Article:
Mahinda Rajapaksa’s resignation as Sri Lankan prime minister on a day which saw the protests against the Rajapaksa clan take a decisively violent turn leaves only president and Mahinda’s younger brother Gotabaya clinging precariously to his post. While Mahinda hoped his resignation would pave the way for a unity government, the opposition and protesters are unlikely to budge until Gotabaya also quits. The violent attacks by Rajapaksa supporters against the protesters has also worsened the situation.
Mahinda, the patriarch of the family, had enjoyed cult status in the island nation until the economic downturn for his strong leadership that brought down the curtains on three decades of LTTE-led violence in Sri Lanka. But the skyrocketing prices of essential commodities and severe shortages of fuel and foodstuffs combined with depleted forex reserves has knocked the bottom out of that support.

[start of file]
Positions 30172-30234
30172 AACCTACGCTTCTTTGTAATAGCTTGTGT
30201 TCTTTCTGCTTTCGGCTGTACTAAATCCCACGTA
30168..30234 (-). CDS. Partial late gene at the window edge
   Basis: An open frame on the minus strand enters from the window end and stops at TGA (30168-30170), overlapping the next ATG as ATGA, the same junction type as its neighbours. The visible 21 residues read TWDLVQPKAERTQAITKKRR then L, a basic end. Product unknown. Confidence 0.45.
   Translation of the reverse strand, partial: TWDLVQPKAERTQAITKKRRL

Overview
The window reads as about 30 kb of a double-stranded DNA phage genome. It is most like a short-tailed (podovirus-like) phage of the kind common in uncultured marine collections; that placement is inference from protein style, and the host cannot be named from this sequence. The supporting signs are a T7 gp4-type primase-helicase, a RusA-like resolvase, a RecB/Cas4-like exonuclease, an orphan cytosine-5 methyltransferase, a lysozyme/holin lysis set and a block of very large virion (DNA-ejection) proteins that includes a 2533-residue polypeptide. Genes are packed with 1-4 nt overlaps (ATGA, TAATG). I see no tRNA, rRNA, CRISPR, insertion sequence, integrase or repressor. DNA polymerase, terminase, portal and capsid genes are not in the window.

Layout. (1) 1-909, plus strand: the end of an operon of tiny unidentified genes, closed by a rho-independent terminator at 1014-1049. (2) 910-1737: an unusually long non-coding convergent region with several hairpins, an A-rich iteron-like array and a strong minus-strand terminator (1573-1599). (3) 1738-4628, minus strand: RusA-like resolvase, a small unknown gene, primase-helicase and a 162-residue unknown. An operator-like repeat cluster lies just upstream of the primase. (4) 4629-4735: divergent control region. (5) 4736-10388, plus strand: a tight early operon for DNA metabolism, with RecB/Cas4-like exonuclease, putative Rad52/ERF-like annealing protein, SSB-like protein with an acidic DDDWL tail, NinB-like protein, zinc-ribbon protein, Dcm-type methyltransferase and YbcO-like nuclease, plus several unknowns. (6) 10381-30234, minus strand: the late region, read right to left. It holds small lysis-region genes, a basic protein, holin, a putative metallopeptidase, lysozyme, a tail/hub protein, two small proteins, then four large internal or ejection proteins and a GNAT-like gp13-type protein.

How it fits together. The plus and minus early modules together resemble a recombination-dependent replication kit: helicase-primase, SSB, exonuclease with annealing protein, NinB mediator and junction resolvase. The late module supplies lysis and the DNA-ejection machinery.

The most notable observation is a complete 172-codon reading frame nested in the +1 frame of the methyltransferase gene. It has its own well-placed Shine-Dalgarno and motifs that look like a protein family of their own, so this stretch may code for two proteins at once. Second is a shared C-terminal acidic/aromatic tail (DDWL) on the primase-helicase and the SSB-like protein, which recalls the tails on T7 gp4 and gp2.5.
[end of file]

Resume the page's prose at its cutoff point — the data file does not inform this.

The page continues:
With the opposition’s impeachment motion against president Gotabaya with the speaker, it remains to be seen if Parliament or the intensifying protests will decide his fate. What’s certain is that the opposition with its current strength is is no position to offer a cohesive government. With no end in sight to the impasse, a ruined Sri Lanka stares at a long rocky road to recovery.
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